Sunday, November 25, 2018

Eng. -age ~ Sp. -aje, Part 18: Spanish words in -aje (c)

[This entry is an excerpt from Chapter 18, "Eng. language and Sp. lenguaje: words ending in Eng. -age and Sp. -aje", of Part II of the open-source textbook Spanish-English Cognates: An Unconventional Introduction to Spanish Linguistics.]


andamiaje (1925) ‘scaffolding; staging’: this is native Spanish word derived in the 20th century from andamio (attested as early as the 13th century). Spanish andamio, often used in the plural, andamios, today means primarily ‘scaffold’ or ‘scaffolding’, that is, ‘a structure built next to a wall, for workers to stand on while they build, repair, or paint a building’ (DOCE).[1] The derived word andamiaje is common today instead of andamios to refer to a whole system of interconnected structures used for this purpose.

Originally, the word andamio meant ‘platform, stage’ (1295). It is of uncertain origin, and only shared with Portuguese. It first appeared in a dictionary in Nebrija’s dictionary of 1495. There is little doubt, however, that the word andamio is ultimately related to Sp. andar ‘to walk’, though the nature of the derivation is a mystery. Corominas mentions that there are two more cases of a suffix-like ending ‑amio in Spanish, which he thinks could be of Celtic origin.[2]

aprendizaje (1832) ‘the act of learning’, ‘apprenticeship’, ‘training period’ (aprend-iz-aje). This word would seem to be derived from the noun aprendiz ‘apprentice; (fig.) beginner’, which is what dictionaries tell us. It is not likely that this word would exist in Spanish if it wasn’t because French has a very similar word apprentissage that means ‘apprenticeship’, ‘training’, and ‘learning’, just like its Spanish counterpart and cognate. Fr. apprentissage is first attested in 1395, whereas Sp. aprendizaje does not appear in the DRAE until 1832 (though it does appear in another Spanish dictionary in 1786).

Sp. aprendiz is a 14th century loanword from 12th century Old French word aprentis ‘apprentice’ (later apprentif, Modern French apprenti, fem. apprentice). This is the source of Eng. apprentice as well as of Old Sp. aprentiz, both borrowed in the 14th century. Later, Spanish aprentiz was changed to aprendiz presumably under the influence of the verb aprender ‘to learn’, which has a d in the stem, not a t. French apprenti(s) presumably comes ultimately from Vulgar Lat. apprenditīcĭum, derived from the stem apprendit‑ of *apprenditus, a regularized past participle of Vulgar Lat. apprendĕre ‘to learn’, derived from Lat. apprehendĕre ‘to seize, to take, or lay hold of, to apprehend’ (original passive participle: apprehēnsus; cf. learned Eng. apprehend, adj. apprehensive).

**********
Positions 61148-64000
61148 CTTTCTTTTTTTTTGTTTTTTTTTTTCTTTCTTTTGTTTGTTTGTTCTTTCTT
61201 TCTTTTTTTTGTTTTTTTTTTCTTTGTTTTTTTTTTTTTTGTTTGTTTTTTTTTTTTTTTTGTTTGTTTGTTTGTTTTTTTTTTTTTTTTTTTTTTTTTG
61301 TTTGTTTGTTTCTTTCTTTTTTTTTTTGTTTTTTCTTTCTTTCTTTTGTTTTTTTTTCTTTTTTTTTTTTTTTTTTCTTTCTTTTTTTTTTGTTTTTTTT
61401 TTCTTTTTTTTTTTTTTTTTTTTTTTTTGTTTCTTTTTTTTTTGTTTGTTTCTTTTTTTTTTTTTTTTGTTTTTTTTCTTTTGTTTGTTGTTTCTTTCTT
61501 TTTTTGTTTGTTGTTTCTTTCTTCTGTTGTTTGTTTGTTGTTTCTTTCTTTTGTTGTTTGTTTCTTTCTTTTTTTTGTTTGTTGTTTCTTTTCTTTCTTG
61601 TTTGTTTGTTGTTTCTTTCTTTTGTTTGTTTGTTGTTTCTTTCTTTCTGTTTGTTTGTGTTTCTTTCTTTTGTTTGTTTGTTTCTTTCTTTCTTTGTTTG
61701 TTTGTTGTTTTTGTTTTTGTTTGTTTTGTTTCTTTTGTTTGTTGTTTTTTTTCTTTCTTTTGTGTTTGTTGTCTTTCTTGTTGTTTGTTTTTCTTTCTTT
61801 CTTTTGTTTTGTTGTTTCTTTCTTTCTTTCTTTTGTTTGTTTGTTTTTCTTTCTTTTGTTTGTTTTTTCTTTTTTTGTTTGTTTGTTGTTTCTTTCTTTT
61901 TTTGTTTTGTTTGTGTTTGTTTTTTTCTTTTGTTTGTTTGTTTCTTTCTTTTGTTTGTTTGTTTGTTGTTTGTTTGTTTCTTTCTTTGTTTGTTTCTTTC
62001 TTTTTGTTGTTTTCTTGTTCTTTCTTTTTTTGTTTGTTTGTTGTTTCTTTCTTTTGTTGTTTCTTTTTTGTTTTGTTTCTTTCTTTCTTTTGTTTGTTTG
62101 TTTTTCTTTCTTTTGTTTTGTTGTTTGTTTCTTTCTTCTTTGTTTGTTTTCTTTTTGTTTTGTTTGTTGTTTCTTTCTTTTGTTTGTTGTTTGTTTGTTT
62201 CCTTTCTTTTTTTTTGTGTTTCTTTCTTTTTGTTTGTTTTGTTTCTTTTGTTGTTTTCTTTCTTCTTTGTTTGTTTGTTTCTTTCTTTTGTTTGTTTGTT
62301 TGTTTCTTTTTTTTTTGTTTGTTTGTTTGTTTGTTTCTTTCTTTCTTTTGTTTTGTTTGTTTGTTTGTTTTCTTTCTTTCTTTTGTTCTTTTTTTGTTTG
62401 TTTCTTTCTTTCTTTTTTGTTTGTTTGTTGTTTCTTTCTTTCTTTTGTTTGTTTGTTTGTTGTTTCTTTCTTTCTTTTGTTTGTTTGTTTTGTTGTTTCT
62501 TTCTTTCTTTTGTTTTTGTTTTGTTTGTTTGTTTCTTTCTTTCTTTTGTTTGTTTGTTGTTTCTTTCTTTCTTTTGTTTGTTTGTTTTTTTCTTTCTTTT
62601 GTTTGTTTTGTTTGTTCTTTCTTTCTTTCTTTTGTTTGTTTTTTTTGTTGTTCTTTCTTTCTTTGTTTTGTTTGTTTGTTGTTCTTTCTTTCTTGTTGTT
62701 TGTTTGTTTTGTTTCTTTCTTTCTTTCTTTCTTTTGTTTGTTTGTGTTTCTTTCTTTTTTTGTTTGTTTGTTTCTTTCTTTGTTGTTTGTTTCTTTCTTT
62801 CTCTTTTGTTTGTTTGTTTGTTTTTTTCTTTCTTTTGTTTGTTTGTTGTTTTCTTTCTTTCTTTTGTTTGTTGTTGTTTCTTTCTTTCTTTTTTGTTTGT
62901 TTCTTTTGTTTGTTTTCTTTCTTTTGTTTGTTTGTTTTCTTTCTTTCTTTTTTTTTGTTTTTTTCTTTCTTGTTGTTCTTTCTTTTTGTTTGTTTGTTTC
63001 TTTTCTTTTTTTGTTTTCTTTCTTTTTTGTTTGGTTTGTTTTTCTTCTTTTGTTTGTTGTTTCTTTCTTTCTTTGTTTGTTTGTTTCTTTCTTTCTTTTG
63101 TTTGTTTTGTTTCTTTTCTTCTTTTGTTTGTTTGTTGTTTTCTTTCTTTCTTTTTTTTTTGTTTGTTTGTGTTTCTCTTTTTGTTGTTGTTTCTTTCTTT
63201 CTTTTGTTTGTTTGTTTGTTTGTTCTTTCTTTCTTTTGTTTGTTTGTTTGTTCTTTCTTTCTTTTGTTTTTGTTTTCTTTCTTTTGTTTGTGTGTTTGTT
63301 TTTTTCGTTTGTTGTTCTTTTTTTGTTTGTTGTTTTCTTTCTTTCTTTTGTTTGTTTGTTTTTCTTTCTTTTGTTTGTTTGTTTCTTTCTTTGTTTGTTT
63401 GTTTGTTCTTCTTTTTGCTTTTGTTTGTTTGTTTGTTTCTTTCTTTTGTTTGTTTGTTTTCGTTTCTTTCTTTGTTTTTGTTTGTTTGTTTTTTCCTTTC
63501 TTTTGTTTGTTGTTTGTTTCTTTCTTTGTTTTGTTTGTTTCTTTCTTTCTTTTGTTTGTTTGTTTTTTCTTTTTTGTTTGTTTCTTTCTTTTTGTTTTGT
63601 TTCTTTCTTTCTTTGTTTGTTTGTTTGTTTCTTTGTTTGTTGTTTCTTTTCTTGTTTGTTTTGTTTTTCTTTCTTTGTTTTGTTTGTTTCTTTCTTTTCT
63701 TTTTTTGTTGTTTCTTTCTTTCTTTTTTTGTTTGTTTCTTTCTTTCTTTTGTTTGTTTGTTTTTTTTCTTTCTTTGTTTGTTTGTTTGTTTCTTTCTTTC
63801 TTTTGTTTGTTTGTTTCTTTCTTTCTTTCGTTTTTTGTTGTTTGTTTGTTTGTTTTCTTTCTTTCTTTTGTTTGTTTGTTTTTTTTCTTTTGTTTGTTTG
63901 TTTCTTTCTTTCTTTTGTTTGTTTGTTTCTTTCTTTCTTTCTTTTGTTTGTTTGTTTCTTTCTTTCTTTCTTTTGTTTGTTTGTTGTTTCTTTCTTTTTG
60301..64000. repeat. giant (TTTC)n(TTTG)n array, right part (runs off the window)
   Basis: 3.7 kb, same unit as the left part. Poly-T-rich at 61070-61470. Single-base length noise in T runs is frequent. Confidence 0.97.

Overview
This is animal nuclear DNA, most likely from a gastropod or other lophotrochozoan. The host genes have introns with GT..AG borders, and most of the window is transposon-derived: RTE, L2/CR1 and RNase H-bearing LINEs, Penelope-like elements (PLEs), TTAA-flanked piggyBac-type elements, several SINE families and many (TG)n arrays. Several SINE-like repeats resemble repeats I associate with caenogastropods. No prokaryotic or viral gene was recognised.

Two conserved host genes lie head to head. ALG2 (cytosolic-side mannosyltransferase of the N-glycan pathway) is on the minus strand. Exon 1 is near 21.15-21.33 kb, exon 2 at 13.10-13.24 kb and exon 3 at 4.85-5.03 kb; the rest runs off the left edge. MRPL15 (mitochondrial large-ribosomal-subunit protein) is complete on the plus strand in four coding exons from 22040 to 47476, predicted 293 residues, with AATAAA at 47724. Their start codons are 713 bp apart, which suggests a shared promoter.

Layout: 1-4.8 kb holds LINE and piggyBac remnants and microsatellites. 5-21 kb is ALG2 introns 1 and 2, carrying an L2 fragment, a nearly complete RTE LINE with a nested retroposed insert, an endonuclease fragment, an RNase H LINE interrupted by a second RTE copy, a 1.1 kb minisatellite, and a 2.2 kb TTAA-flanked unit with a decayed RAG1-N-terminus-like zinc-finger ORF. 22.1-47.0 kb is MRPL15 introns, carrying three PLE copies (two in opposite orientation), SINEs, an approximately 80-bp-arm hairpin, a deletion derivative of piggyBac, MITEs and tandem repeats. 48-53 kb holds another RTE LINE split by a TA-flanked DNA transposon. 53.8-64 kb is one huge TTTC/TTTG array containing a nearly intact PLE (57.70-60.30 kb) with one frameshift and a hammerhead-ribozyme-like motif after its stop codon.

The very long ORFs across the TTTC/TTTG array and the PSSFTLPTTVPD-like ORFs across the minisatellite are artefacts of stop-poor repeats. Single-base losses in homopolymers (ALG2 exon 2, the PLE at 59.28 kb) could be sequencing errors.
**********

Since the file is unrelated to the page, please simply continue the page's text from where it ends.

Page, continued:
As we saw, in the late 14th century, French developed the noun apprentissage from the noun apprentis, and around 1800, more than 300 years later, Fr. apprentissage was calqued into Spanish as aprendizaje under the influence of Sp. aprendiz ‘apprentice; (fig.) beginner’.

The relation of aprendiz and aprendizaje to the patrimonial Spanish verb aprender ‘to learn’ is obvious to any speaker of Spanish, since they seem to share the root aprend‑, but the nature of the derivation is not regular or obvious, since ‑iz‑ is not a noun-forming suffix, but rather a verb-forming one (e.g. carbonizar ‘to carbonize’). But the words aprendiz and aprendizaje came through French and they never had this Spanish ‑iz‑ suffix. The word aprender, on the other hand, is a patrimonial one.

[1] The English word scaffold is a loan from an unattested Norman French word that is cognate with Central Old French schaffaut or eschaffaut, ultimately from Vulgar Latin *catafalicum, of uncertain origin, though perhaps from Greek. Eng. scaffold meant at one time ‘a raised platform or stand’, including ‘an elevated platform on which a criminal is executed’. Vulgar Latin *catafalicum gave us Sp. cadafalso, through Occitan cadafalcs (cf. Old Catalan cadafal), which later became cadahalso and, eventually, cadalso, which meant originally ‘platform or stage for solemn events’ and, mostly in recent times, ‘platform erected to execute those condemned to death penalty’, one of the meanings that Eng. scaffold had in the past.

[2] The two words are (1) the rare aramio ‘land left unsown after plowing’ (= tierra labrantía), derived from arar ‘to plow’; and (2) the even rarer paramio ‘protected land’ (Sp. ‘tierra privilegiada, protegida’), derived from parar, from Lat. parāre ‘to prepare’. Sp. paramio is not in the DLE or any other major Spanish dictionary, though it is the name of several parishes in Northern Spain and Portugal.

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